Criminality and Economic Conditions

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Little, Brown,, 1916 - Crime - 706 pages
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Page 5 - ... fraud, or by violent oppression they be put besides it, or by wrongs and injuries they be so wearied, that they be compelled to sell all.
Page 389 - Hence, as more individuals are produced than can possibly survive, there must in every case be a struggle for existence — either one individual with another of the same species, or with the individuals of distinct species, or with the physical conditions of life.
Page 385 - I have lived with communities of savages in South America and in the East, who have no laws or law courts but the public opinion of the village freely expressed. Each man scrupulously respects the rights of his fellow, and any infraction of those rights rarely or never takes place. In such a community, all are nearly equal.
Page 4 - ... leave no ground for tillage, they inclose all into pastures; they throw down houses; they pluck down towns, and leave nothing standing, but only the church to be made a sheep-house.
Page 8 - THE first man who, having enclosed a piece of ground, bethought himself of saying This is mine, and found people simple enough to believe him, was the real founder of civil society.
Page 20 - The other vices of envy, malice, and revenge are their inseparable companions. In a state of society where men lived in the midst of plenty and where all shared alike the bounties of nature, these sentiments would inevitably expire. The narrow principle of selfishness would vanish. No man being obliged to guard his little store or provide with anxiety and pain for his restless wants, each would lose his individual existence in the thought of the general good.
Page 5 - ... poor, silly, wretched souls, men, women, husbands, wives, fatherless children, widows, woeful mothers, with their young babes, and their whole household small in substance and much in number, as husbandry requireth many hands. Away they trudge, I say, out of their known and accustomed houses, finding no place to rest in. All their household stuff, which is very little worth, though it might well abide the sale: yet being suddenly thrust out, they be constrained to sell it for a thing of nought....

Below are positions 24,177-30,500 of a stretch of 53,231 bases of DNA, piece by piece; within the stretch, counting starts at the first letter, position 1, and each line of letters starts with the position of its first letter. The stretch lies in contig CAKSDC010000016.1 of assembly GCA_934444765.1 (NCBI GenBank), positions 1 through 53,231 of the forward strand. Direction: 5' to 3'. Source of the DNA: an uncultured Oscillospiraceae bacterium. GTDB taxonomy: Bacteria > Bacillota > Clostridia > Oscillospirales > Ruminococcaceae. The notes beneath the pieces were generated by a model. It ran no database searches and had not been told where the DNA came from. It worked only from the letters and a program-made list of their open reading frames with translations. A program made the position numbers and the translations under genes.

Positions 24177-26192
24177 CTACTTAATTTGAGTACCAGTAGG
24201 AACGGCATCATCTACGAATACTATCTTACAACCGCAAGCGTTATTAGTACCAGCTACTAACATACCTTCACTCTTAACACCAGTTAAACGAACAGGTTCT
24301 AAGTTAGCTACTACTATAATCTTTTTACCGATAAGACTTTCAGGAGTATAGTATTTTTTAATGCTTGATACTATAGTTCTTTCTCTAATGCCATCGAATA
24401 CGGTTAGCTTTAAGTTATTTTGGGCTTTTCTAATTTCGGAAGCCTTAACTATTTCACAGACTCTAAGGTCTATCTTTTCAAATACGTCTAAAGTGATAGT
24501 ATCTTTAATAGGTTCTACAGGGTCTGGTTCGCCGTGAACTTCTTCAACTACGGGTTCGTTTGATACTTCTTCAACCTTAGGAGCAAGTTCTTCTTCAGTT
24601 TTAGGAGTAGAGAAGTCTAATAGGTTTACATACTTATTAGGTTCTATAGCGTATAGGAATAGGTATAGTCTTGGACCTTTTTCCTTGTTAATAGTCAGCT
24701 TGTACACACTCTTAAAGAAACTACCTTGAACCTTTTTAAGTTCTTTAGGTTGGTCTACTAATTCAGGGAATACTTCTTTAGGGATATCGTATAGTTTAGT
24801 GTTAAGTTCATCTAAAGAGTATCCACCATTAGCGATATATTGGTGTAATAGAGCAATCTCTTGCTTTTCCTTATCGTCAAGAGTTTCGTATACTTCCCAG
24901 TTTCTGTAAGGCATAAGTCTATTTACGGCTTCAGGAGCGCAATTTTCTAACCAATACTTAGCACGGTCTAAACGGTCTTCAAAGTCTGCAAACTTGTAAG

Page 384 - I have long looked with the eye of a critic, into the jovial faces of these sons of the forest, unfurrowed with cares — where the agonizing feeling of poverty had never stamped distress upon the brow. I have watched the bold, intrepid step — the proud, yet dignified deportment of Nature's man, in fearless freedom, with a soul unalloyed by mercenary lusts, too great to yield to laws or power except from God.
Page 385 - ... rights rarely or never takes place. In such a community, all are nearly equal. There are none of those wide distinctions, of education and ignorance, wealth and poverty, master and servant, which are the product of our civilization ; there...
Page iv - GAROFALO, former President of the Court of Appeals of Naples. Translated from the First Italian and the Fifth French edition, by ROBERT W. MILLAR, Esq., of Chicago, Lecturer in Northwestern University Law School.

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